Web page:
Valentine’s Day: Roses and Thorns

How many couples fight about money? The number might surprise you.

With Valentine’s Day fast approaching, what better time to ask happy couples how much they argue about money? That was the thinking of Fidelity Investments, which polled 1,000 couples nationwide and learned, “nearly half of couples argue about money.”

Seeing eye to eye on personal finance

 
It seems 47 percent of couples argue over “spending habits,” “not saving enough money,” “bills,” and “debt.” While unfortunate, those numbers aren’t necessarily surprising – until you drill down on who those couples are.

Because Fidelity is an investment firm, it had an interest in polling “married or in a long-term committed” couples who “have a minimum household income of $75,000 or at least $100,000 in investable assets.”

Even though these couples are more affluent – the typical household earns around $53,000 a year – they not only fight, but “1 in 4 couple who argue say their spats are never resolved.”

So you can imagine the financial strains on couples who make less than $75,000 and have no money to invest because they’re in debt.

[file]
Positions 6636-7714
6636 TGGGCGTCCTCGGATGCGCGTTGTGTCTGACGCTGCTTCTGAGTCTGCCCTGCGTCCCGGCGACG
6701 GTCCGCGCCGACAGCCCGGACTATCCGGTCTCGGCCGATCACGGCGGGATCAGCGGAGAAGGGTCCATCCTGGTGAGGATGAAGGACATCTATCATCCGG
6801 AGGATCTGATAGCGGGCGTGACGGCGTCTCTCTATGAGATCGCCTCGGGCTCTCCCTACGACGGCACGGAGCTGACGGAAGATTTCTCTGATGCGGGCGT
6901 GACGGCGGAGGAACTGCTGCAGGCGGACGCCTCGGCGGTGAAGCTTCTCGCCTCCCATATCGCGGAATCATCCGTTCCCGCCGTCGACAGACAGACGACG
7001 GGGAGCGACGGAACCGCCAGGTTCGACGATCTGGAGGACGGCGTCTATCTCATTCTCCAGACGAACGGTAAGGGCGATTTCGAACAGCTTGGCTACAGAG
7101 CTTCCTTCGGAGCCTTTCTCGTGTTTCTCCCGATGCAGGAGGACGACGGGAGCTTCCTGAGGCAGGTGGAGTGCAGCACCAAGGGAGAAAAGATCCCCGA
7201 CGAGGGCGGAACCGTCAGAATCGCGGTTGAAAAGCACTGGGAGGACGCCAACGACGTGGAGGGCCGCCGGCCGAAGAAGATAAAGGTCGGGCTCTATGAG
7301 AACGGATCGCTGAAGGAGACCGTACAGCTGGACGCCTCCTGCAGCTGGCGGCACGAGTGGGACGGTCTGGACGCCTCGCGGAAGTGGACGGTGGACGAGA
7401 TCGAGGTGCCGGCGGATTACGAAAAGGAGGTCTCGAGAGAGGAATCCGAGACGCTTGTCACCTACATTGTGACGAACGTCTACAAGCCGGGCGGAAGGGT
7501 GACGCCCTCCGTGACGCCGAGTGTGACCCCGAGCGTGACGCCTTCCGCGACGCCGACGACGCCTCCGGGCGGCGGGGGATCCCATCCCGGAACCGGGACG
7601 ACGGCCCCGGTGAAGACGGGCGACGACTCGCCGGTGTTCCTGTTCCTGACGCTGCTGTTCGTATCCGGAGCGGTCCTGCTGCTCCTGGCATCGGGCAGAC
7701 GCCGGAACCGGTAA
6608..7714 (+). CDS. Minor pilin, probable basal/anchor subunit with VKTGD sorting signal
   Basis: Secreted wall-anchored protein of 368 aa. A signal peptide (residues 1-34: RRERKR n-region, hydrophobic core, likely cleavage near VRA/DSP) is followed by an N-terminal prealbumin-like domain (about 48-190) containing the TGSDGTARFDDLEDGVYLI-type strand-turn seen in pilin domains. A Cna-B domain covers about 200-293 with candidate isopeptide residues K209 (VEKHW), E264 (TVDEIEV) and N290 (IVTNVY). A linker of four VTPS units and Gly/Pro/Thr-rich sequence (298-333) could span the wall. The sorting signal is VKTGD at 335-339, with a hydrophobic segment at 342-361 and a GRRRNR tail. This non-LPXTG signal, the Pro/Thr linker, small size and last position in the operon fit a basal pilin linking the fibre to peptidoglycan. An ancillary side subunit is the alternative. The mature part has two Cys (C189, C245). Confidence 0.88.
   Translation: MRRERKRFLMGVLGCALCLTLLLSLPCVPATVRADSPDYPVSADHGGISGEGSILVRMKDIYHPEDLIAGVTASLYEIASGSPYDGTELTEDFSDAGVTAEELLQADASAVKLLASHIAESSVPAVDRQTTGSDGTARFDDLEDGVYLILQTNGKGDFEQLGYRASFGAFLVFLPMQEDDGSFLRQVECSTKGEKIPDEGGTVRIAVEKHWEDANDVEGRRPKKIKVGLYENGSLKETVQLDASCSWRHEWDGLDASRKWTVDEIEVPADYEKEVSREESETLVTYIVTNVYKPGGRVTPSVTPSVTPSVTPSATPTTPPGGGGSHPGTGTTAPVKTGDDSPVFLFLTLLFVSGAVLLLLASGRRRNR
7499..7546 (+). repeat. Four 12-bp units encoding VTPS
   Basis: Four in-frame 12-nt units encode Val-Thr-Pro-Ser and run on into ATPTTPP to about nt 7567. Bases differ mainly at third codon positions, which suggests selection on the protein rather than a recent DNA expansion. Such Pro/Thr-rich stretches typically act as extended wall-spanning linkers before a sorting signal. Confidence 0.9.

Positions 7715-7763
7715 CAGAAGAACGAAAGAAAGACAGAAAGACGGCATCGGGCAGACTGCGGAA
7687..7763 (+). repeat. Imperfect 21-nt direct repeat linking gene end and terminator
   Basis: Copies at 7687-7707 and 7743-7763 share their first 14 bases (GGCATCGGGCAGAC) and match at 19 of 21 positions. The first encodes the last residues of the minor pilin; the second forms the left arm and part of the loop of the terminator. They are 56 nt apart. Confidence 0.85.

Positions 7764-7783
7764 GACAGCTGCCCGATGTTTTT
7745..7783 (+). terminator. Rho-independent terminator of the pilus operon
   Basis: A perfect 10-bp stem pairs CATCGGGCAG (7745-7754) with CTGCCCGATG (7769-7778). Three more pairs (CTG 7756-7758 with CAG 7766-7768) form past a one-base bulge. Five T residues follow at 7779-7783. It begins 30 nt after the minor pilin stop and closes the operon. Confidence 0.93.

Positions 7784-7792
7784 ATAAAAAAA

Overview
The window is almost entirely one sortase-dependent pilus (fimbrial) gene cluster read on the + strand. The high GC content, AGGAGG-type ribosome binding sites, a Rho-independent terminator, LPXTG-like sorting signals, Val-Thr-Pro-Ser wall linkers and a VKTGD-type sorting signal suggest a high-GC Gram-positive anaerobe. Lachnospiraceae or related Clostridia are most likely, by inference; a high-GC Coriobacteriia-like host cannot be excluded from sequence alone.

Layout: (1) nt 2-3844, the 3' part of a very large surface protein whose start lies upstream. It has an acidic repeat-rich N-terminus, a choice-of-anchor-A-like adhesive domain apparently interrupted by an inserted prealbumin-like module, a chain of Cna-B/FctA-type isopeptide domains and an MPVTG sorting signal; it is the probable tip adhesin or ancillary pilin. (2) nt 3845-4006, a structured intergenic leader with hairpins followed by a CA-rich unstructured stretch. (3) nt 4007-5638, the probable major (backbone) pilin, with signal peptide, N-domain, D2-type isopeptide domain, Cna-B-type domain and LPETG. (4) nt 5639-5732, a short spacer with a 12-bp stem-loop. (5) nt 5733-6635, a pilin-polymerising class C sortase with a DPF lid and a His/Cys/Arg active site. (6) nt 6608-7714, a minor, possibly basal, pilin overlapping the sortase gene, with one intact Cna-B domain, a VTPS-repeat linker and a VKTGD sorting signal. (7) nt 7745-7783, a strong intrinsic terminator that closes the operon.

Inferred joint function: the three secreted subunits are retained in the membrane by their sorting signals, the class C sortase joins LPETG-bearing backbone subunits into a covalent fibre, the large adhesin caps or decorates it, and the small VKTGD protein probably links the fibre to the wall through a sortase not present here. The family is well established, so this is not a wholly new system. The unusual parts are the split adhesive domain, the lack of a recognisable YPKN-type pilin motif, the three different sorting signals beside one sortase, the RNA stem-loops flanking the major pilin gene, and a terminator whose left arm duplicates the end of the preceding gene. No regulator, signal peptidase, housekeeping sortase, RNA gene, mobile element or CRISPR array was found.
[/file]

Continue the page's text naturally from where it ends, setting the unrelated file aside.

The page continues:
“Of all the strains on a relationship, debt is among the worst,” says Consolidated Credit president Gary Herman. “Unlike a single fight over, say, which family to visit for the holidays or what kind of car to buy, debt never ends, unless you take action. You can resolve those other issues and move on. Your debt? It doesn’t just stick around. It grows until you are committed to ending your relationship with debt.”

That’s why Consolidated Credit has answered the question When is the Right Time to Talk about Your Finances? Also check out The Debt-Free Wedding Planner. If debt is stressing your relationship to the breaking point, you can get immediate – and free – help by calling a certified Consolidated Credit counselor at .